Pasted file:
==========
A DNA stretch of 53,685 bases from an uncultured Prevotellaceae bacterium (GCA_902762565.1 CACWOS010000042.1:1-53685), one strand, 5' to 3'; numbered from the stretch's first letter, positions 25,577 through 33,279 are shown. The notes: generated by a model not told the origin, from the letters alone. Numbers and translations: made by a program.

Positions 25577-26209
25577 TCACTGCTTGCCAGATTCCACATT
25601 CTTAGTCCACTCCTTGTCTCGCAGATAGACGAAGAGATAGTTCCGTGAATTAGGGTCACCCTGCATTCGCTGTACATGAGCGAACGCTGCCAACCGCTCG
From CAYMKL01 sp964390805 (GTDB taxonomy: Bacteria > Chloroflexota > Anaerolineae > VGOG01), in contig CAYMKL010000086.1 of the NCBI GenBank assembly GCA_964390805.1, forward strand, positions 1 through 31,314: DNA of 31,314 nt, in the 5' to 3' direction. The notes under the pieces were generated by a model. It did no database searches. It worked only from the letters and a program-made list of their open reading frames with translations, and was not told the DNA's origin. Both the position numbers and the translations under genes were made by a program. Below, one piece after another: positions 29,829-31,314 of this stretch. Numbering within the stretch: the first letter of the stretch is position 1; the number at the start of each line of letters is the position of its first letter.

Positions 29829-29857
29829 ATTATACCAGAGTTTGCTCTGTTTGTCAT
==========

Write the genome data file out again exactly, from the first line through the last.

A DNA stretch of 53,685 bases from an uncultured Prevotellaceae bacterium (GCA_902762565.1 CACWOS010000042.1:1-53685), one strand, 5' to 3'; numbered from the stretch's first letter, positions 25,577 through 33,279 are shown. The notes: generated by a model not told the origin, from the letters alone. Numbers and translations: made by a program.

Positions 25577-26209
25577 TCACTGCTTGCCAGATTCCACATT
25601 CTTAGTCCACTCCTTGTCTCGCAGATAGACGAAGAGATAGTTCCGTGAATTAGGGTCACCCTGCATTCGCTGTACATGAGCGAACGCTGCCAACCGCTCG
From CAYMKL01 sp964390805 (GTDB taxonomy: Bacteria > Chloroflexota > Anaerolineae > VGOG01), in contig CAYMKL010000086.1 of the NCBI GenBank assembly GCA_964390805.1, forward strand, positions 1 through 31,314: DNA of 31,314 nt, in the 5' to 3' direction. The notes under the pieces were generated by a model. It did no database searches. It worked only from the letters and a program-made list of their open reading frames with translations, and was not told the DNA's origin. Both the position numbers and the translations under genes were made by a program. Below, one piece after another: positions 29,829-31,314 of this stretch. Numbering within the stretch: the first letter of the stretch is position 1; the number at the start of each line of letters is the position of its first letter.

Positions 29829-29857
29829 ATTATACCAGAGTTTGCTCTGTTTGTCAT